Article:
Durbin Joins Illinoisans With Pre-Existing Conditions To Speak Out Against Republican Threat To Overturn Affordable Care Act With SCOTUS Nomination
CHICAGO – U.S. Senator Dick Durbin (D-IL) today visited Mount Sinai Hospital in Chicago, Illinois, to discuss the Supreme Court nomination and the importance of coverage for those with pre-existing conditions provided under the Affordable Care Act (ACA). Durbin was joined by several Illinoisans with pre-existing conditions who shared their stories highlighting the importance of the protections provided by the ACA. One week after Election Day, the Supreme Court will take up a case that will determine the fate of the ACA; in this case, the Trump Administration and Republican attorneys general are urging the Court to strike down the ACA in its entirety.
“We know that access to health care and protections for pre-existing conditions are in jeopardy as Senate Republicans rush to confirm a new Trump Supreme Court nominee who has a record of criticizing cases that upheld the Affordable Care Act’s constitutionality,” Durbin said. “An estimated five million Illinoisans with pre-existing conditions stand to lose important protections if the law is eliminated by the Supreme Court. Today I was honored to be joined by a few of these Illinoisans. Their stories reflect how critical it is for the ACA to remain the law of the land. It’s time to end this battle to eliminate the Affordable Care Act.”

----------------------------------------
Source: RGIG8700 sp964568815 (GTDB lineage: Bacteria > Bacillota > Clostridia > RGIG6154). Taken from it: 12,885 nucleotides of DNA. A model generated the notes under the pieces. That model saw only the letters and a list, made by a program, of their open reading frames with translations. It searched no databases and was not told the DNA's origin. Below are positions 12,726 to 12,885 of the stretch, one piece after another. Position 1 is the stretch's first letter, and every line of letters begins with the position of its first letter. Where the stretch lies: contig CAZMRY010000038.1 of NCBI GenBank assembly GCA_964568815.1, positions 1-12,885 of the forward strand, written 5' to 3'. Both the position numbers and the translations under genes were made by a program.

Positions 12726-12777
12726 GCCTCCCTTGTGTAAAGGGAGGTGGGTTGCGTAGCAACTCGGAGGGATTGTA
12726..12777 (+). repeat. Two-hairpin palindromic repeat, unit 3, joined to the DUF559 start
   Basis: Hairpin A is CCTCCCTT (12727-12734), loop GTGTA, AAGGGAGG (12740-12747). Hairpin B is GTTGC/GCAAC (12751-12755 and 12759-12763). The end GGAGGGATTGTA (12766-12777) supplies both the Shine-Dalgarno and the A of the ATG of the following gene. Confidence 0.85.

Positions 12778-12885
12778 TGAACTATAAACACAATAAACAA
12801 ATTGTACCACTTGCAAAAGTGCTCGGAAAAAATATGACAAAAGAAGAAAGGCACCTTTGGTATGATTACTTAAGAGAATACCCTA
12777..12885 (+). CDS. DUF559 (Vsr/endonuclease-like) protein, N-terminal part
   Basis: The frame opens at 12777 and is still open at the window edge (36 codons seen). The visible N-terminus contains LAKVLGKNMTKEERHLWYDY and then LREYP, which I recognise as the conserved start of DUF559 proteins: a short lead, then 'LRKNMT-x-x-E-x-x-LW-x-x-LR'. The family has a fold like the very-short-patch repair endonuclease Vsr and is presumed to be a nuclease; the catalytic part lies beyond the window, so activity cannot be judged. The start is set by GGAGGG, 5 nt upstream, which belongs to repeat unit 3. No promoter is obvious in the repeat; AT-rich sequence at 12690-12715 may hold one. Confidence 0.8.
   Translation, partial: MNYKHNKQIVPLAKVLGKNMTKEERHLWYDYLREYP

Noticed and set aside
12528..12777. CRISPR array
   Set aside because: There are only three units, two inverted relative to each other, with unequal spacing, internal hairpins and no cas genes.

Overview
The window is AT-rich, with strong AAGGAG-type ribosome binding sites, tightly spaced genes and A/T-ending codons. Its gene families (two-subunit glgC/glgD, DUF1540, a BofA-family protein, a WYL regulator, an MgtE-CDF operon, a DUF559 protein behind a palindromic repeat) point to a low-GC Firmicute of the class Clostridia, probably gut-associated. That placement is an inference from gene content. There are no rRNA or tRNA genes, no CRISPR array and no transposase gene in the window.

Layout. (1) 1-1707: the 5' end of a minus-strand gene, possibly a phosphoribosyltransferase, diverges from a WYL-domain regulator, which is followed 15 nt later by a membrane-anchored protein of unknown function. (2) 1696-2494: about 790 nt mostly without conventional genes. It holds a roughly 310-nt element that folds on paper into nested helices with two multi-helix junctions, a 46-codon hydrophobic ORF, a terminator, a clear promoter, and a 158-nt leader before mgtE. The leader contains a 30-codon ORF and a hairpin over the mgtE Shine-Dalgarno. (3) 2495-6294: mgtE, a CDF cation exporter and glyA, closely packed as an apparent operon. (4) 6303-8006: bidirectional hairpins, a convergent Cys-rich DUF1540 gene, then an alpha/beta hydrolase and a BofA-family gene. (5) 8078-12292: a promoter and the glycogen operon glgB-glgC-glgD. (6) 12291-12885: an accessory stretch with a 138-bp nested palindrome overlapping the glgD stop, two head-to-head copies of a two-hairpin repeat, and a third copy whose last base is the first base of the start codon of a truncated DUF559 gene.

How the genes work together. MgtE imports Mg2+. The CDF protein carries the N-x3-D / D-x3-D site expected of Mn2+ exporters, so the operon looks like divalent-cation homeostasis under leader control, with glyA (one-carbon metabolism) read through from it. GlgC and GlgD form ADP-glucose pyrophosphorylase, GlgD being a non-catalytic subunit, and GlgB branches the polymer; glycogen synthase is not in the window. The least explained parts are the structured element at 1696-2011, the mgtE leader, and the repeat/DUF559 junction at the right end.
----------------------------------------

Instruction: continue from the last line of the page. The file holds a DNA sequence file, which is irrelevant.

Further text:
Durbin was joined by Danielle Veira, Jeremy Wechsler, Karen Hall, and Bridget Hayman, who are Illinoisans with pre-existing conditions who depend on the protections in the Affordable Care Act for access to quality and affordable health insurance. Veira has been living with type 1 diabetes for nearly 25 years and depends on the ACA for affordable coverage for doctor’s appointments, testing supplies, and preventive care. Wechsler was able to get tested for a dangerous heart problem called hypertrophic cardiomyopathy once the ACA became law, and he has been able to manage his condition since. Hall is a two-time cancer survivor who uses the ACA to afford her medicine. And Hayman has cerebral palsy and uses a wheelchair and was able to purchase an individual insurance coverage plan on the exchange for the first time.
Tens of millions of Americans with pre-existing conditions—including an estimated five million in Illinois—would lose protections if the ACA is eliminated. This includes the seven million Americans—and nearly 300,000 Illinoisans—who have been diagnosed with COVID-19.
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